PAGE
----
This week, the 2021 Franklin International Indie Film Festival (FIIFF) starts six days of programming for world-class shorts, features, and music videos. 

While every one of the over 80 films selected is special, the 1960s period piece “The Golden Age” may stand out among the rest. Selected for the festival’s opening night celebration, “The Golden Age” is a story about creative people trying to navigate the complications of life, love, and art.

The film’s plot synopsis is broken down thusly: “May 1967. A penniless Franco-American producer meets an ambitious French theater actress in Paris. Both desperate to change the world, they decide to embark on an artistic project together, ending up in a small village in the South of France: Saint-Tropez.”

Director, producer, writer, and lead of “The Golden Age” Jenna Suru spoke to Launch Engine in advance of the festival’s opening night. 

“We are massively excited!” Jenna said of the film’s screening at FIIFF. “‘The Golden Age’ is my tribute to artists who bring change. In particular, [the] artists in the 1960s, the female artists who [fought] for a better world or to bring a positive message in the world. It’s also a tribute to the 1960s soundtrack, Saint-Tropez, and Paris.”

Pictured: Sebastien Cipolla (Left) with co-star Jenna Suru (Right) at a film festival screening for “The Golden Age.”

“The Golden Age” comes to FIIFF from Jenna’s production company, Belle Époque Films. The company’s name refers to “belle époque,” which is defined as “a period of high artistic or cultural development.” This was a real era in France that lasted between the 1870s and 1914, when WWI started.

But belle époque also envelopes the era of innovation in arts that Jenna wants to capture with her movies. The production company was formed in 2015 to create international cinema. Using a network of international talent, Belle Époque Films created two critically-successful English short films: “Spitball’’ and “Bigger Picture.’’ The latter of which starred Robert Sheehan (“The Umbrella Academy,” “Misfits”). 

Moving outside of smaller films or plays used as a creative proving ground, Jenna thought it was time to test the talent of Belle Époque Films. So, in 2019, she started work on her feature “The Golden Age,” which is now the company’s flagship feature film.

Featured: A trailer for “The Golden Age.”

“I make films about artists who struggle with acceptance of their roles in the world,” she says. Per Jenna, “The Golden Age” is meant to capture a particular moment of global culture changing due to social and political issues. 

“At the time, there would be so many artists fighting for a better future in the context of the Vietnam War,” Jenna shares. “All of these artists decided to… fly internationally to find inspiration and actually bring change.”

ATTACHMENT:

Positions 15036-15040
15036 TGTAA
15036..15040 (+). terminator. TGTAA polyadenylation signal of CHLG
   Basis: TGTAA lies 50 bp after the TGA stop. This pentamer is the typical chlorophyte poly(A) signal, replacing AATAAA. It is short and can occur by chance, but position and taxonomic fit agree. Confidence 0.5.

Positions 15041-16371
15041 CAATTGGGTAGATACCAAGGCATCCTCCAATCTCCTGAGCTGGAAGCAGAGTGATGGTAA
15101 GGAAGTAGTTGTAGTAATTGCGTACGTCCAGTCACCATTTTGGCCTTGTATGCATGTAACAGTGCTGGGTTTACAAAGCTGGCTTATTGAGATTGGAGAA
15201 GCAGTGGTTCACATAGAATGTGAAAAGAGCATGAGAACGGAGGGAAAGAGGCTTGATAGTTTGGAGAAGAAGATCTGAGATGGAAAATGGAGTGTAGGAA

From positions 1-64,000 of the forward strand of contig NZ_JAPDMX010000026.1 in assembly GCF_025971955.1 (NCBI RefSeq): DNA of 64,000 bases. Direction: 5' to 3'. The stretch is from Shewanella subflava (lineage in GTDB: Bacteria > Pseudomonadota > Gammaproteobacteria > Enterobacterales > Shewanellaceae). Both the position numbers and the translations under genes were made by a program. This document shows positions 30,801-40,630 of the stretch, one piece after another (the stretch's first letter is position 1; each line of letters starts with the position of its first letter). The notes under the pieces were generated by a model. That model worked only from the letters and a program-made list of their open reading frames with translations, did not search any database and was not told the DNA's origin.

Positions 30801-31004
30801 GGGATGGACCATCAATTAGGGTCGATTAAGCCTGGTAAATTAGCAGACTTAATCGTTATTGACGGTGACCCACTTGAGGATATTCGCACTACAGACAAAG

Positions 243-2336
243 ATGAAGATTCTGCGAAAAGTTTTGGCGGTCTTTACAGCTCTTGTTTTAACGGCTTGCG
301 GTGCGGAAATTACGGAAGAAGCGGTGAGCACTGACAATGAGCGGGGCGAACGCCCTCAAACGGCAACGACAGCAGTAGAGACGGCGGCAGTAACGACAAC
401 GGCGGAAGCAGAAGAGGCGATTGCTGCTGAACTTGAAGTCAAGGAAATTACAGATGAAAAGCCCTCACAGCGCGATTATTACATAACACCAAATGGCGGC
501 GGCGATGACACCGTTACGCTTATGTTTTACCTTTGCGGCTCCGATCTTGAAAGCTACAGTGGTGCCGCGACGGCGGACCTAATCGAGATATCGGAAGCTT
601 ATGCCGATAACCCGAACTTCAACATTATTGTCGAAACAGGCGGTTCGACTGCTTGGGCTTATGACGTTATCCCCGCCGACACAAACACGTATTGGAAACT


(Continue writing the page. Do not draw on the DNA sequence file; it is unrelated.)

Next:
Set in 1967, “The Golden Age” shows the year of hippie culture, contraception, and color television juxtaposed with fights for racial and gender equality. Years before the setting, certain cultural moments were driving change. These moments included when
The Beatles refused to play for segregated audiences in Jacksonville, Florida in 1965. 

While times have changed dramatically, Jenna says that “The Golden Age” may parallel certain things happening in today’s political climate. 

“It’s incredible how the film somehow reveals things that are happening now…” Jenna says. “Like [there’s] something extremely positive to be triggered to this era.”

Critically, “The Golden Age” has done exceptionally well for Jenna and crew. In spite of the pandemic, it has enjoyed international success. Festivals like the Valley Film Festival in North Hollywood or the London Independent Film Festival have seen great turnouts for the feature, which was respectively a “Centerpiece Screening” and opening night film there. Since some of this was pre-COVID, Jenna says that the fond film festival memories were like “a keepsake” that got her through the pandemic.

As COVID-19 loosens its grip around the world, Jenna is grateful for the opportunity to get “The Golden Age” back into festivals. In part, Jenna wants to see the film resonate with viewers and create change she feels that the world needs.

“I think it’s obvious now that we know we need change,” Jenna says. “We know we need a better planet, more inclusion and diversity. And I think there’s a need for people to [spark] that.”

For the future, Jenna’s already planning on making another feature film. She has written a TV Pilot she is directing and which was recently optioned by a French producer.

For further information about the Franklin International Indie Film Festival, be sure to visit its website and social media. Details about Belle Époque Films can be found via their website and social media as well.